Nutrient composition, condensed tannin content, methane production as percentage of total gas production, IVOMD and ME content of wet pistachio by-product, wheat straw and molasses are presented in Table 1. The effects of adding different levels of molasses on nutrient composition of pistachio by-product silages are shown in Table 2. The addition of molasses increased silages DM and CT (P<0.05). The addition of 2% or more molasses levels decreased silage CP values (P<0.05) and 1% or more molasses levels decreased silage NDF values, while ADF values reduced at 3% or above molasses levels (P<0.05). The pH, ammonia nitrogen, organic acids (acetic, propionic, lactic and butyric acid), in vitro methane production, IVOMD and ME of silages are presented in Table 3. The addition of molasses at all levels decreased silage pH and acetic acid value and increased lactic acid content and in vitro methane production (P<0.05). Finally the addition of molasses at the 4% and 5% levels decreased silage NH3-N values (P<0.05). Propionic acid and butyric acid were not detected in any of the silage treatments. Addition of 2% or more molasses levels increased silage IVOMD and ME values (P<0.05). Crude protein, NDF and ADF values of pistachio by-product determined by Forough and Fazaeli (2005), were 9.2-12.0, 30-36 and 21-28%, respectively, that are consistent with the values obtained in this study. Condensed tannin content of pistachio by-product in current study was similar to the values reported by Boga et al. (2013) (20.7-26.3 g/kgDM), and higher than the 18.1 g/kg DM value reported by Ghaffari et al.(2014). These parameters can vary depending on variety of pistachio, geographic conditions, soluble sugar content of pistachio, and harvest time (Bohluli et al. 2007). In this study, the increase in silage dry matter with the addition of molasses can be attributed to the decrease in silage pH, due to the inhibition of butyric acid bacteria and of various other microorganisms (Henderson et al. 1982), and to higher DM content of molasses.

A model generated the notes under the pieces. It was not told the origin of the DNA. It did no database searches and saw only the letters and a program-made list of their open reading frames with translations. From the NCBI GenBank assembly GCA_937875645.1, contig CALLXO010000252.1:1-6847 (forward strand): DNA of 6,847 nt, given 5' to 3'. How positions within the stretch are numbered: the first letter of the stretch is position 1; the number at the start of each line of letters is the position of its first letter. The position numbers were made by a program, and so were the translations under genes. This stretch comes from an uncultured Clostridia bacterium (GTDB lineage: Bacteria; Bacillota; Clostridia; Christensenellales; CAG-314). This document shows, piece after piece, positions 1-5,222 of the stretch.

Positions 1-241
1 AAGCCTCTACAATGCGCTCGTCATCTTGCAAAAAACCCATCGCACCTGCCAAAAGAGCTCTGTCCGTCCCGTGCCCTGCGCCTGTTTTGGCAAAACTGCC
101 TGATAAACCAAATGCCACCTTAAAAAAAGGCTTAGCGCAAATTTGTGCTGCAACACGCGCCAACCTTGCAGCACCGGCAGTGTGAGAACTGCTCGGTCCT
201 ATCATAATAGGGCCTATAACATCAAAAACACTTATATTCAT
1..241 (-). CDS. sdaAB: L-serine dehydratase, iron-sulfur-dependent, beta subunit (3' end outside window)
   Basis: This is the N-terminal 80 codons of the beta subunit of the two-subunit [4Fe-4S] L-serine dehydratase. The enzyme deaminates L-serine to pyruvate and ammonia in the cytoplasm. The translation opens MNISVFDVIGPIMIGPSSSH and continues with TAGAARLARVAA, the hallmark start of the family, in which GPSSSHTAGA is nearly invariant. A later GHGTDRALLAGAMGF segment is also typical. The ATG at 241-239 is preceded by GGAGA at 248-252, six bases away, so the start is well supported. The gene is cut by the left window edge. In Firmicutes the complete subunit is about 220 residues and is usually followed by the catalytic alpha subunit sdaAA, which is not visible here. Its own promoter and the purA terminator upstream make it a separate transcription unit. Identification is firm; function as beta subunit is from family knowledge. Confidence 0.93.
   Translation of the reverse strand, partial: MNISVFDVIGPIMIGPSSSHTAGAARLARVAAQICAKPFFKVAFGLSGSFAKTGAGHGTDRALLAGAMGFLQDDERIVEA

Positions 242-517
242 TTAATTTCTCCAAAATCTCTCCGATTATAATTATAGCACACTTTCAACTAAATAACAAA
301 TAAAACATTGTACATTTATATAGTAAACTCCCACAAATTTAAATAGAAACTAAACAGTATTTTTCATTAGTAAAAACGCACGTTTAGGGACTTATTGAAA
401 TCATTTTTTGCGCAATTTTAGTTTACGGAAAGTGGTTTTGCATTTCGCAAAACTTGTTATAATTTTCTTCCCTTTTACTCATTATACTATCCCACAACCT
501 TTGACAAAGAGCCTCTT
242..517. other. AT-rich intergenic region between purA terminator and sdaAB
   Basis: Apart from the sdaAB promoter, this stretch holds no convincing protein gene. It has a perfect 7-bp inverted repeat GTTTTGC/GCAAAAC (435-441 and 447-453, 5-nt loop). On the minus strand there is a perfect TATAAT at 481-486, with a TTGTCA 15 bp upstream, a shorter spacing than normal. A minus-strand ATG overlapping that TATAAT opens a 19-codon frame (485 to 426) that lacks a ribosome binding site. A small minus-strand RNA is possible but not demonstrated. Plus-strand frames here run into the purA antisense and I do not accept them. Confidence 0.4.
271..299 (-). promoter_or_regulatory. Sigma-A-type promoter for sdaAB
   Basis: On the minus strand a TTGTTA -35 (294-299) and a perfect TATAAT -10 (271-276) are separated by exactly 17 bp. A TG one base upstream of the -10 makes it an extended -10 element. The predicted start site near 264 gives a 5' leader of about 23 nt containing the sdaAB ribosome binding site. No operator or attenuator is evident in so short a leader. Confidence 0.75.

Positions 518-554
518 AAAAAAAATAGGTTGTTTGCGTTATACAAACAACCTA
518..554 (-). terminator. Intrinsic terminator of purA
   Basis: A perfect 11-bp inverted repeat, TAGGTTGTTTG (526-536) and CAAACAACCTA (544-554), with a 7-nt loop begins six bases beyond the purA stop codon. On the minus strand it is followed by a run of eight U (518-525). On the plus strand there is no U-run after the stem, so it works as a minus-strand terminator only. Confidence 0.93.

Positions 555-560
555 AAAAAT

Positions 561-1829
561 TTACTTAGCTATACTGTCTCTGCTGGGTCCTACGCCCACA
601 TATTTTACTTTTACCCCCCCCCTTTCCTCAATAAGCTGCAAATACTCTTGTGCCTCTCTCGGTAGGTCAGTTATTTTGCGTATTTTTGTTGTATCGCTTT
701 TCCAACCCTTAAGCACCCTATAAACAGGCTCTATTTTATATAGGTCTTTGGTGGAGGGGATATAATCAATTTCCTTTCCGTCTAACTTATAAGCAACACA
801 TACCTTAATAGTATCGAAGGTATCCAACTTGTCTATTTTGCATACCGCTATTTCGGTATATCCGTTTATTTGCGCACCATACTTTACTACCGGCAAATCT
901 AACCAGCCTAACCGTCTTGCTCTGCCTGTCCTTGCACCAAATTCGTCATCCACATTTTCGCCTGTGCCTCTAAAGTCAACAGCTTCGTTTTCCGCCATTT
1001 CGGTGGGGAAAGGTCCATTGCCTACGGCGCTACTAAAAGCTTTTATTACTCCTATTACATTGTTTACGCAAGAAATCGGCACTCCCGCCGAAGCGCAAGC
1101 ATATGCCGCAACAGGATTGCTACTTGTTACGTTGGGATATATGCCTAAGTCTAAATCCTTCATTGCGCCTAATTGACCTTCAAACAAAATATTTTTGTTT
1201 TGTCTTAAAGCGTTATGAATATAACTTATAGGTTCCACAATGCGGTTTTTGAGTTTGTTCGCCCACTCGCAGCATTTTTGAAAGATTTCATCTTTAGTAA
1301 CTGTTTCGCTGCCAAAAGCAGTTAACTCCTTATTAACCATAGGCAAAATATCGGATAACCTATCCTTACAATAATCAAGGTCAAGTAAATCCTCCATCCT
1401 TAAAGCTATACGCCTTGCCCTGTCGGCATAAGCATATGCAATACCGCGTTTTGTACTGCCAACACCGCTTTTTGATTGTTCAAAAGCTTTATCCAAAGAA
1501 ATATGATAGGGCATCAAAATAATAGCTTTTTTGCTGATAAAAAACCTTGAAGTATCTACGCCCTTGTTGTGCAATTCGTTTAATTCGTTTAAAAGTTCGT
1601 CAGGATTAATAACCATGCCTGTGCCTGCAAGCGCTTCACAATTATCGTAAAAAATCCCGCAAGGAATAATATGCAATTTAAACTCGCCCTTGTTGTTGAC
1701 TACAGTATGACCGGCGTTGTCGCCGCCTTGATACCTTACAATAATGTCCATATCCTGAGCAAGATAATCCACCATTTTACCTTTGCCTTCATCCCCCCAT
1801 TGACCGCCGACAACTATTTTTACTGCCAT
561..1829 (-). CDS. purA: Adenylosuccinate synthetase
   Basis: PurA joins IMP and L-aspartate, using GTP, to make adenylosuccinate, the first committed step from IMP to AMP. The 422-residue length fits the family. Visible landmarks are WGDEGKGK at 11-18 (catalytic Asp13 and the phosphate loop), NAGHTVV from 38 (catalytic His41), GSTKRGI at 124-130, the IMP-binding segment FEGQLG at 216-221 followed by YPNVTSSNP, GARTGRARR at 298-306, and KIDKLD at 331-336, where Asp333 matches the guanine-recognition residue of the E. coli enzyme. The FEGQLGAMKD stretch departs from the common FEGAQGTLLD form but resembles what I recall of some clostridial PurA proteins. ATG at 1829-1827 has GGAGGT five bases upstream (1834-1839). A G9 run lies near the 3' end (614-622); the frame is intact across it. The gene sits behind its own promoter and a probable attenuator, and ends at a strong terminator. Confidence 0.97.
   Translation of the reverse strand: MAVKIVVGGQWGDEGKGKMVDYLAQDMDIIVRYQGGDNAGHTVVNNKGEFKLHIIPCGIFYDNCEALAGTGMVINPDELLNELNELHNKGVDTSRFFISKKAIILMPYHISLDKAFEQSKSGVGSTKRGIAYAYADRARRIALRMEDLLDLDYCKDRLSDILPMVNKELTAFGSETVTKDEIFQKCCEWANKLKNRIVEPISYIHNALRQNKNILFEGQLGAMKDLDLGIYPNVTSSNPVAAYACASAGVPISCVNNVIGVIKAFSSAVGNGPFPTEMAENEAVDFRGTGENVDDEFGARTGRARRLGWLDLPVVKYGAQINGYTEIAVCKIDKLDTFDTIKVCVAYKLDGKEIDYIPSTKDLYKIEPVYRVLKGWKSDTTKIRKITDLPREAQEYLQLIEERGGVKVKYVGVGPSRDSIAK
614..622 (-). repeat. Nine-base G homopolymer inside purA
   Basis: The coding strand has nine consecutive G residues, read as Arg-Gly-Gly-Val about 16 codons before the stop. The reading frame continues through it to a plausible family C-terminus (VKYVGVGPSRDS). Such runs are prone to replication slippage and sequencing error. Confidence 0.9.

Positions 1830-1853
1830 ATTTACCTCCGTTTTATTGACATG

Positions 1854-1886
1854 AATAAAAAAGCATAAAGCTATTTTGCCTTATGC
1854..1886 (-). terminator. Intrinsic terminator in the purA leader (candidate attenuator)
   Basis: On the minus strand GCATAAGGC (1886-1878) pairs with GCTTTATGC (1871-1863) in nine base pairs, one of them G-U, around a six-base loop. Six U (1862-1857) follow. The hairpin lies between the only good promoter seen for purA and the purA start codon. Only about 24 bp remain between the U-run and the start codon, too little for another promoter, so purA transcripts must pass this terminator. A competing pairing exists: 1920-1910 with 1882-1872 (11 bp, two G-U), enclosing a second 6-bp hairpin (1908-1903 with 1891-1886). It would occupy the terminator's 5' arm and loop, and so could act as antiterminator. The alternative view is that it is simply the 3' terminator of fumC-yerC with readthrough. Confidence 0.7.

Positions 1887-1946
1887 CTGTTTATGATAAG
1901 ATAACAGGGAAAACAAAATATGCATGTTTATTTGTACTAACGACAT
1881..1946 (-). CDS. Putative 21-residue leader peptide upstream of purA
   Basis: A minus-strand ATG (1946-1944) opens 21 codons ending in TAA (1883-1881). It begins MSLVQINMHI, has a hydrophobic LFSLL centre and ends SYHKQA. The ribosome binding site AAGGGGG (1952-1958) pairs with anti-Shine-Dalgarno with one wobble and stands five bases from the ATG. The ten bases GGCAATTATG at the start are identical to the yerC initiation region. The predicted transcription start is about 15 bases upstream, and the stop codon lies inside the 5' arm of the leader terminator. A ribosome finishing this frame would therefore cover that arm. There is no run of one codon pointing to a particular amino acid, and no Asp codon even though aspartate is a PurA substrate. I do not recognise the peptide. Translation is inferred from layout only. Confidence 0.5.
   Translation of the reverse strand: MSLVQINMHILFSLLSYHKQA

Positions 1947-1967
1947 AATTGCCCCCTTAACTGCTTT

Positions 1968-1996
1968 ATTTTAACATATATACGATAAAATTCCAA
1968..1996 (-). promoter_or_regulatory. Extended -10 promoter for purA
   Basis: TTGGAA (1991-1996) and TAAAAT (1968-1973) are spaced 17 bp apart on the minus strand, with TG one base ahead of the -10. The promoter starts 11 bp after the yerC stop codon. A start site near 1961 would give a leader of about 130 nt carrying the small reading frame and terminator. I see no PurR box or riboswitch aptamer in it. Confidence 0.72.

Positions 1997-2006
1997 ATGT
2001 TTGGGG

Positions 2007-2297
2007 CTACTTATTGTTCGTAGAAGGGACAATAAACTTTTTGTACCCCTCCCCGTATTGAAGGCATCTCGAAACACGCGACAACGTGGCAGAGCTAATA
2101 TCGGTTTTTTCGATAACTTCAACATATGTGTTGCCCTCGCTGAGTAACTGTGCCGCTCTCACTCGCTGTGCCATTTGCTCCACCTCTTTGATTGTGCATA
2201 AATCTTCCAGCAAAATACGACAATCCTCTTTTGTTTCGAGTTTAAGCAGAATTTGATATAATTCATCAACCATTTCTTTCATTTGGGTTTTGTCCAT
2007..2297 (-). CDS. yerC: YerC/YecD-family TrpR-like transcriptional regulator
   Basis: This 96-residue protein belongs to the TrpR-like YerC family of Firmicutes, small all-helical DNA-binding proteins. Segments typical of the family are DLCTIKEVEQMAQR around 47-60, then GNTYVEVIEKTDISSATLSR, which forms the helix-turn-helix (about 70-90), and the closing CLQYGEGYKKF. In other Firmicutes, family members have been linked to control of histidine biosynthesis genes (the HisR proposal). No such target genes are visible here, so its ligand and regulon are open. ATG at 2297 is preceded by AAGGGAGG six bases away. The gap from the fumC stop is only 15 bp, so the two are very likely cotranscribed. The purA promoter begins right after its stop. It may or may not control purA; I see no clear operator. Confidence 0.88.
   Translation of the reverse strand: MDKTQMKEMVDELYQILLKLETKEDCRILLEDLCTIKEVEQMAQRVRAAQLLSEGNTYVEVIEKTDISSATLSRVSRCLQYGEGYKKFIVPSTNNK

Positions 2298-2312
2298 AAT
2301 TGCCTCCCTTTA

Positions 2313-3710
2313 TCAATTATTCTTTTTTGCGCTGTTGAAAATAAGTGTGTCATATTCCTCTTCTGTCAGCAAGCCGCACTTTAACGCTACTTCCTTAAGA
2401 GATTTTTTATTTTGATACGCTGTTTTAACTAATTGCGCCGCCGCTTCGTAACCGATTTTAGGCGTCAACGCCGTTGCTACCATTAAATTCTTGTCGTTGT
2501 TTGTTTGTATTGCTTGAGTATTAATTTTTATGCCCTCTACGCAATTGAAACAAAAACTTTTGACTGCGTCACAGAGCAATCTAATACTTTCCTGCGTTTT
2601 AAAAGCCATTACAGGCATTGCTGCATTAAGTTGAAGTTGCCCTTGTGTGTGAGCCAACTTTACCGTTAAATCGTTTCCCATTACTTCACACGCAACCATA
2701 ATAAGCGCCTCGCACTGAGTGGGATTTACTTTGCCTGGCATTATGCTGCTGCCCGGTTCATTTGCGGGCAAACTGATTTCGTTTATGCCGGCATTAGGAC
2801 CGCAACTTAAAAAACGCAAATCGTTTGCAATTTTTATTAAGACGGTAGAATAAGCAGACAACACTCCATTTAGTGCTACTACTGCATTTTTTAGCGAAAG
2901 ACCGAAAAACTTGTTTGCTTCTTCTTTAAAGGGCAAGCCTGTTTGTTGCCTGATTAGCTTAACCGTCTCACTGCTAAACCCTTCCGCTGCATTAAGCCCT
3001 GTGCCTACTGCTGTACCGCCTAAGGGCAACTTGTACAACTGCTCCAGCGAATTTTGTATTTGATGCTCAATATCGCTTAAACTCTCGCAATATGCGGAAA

Table 1 Chemical composition, condensed tannin content, methane production, in vitro organic matter digestibility (IVOMD) and metabolizable energy (ME) of pistachio by-product, molasses and wheat straw
DM: dry matter (%); CP: crude protein (%DM); NDF: neutral detergent fibre (%DM); ADF: acid detergent fibre (%DM); CT: condensed tannin (g/kgDM); CH4: in vitro ruminal methane production as a percentage of total gas production (%); IVOMD: in vitro organic matter digestibility (%OM) and ME: metabolisable energy (MJ/kg DM).
Table 2 Effect of different levels of molasses on pistachio by-product silage nutrient composition
DM: dry matter (%); CP: crude protein (%DM); ADF: acid detergent fibre (%DM); NDF: neutral detergent fibre (%DM) and CT: condensed tannin (g/kgDM).
The means within the same row with at least one common letter, do not have significant difference (P>0.05).
SEM: standard error of the means.
Table 3 Effect of different levels of molasses on pH, organic acids, ammonia nitrogen, IVOMD and in vitro methane production content of pistachio by-product silages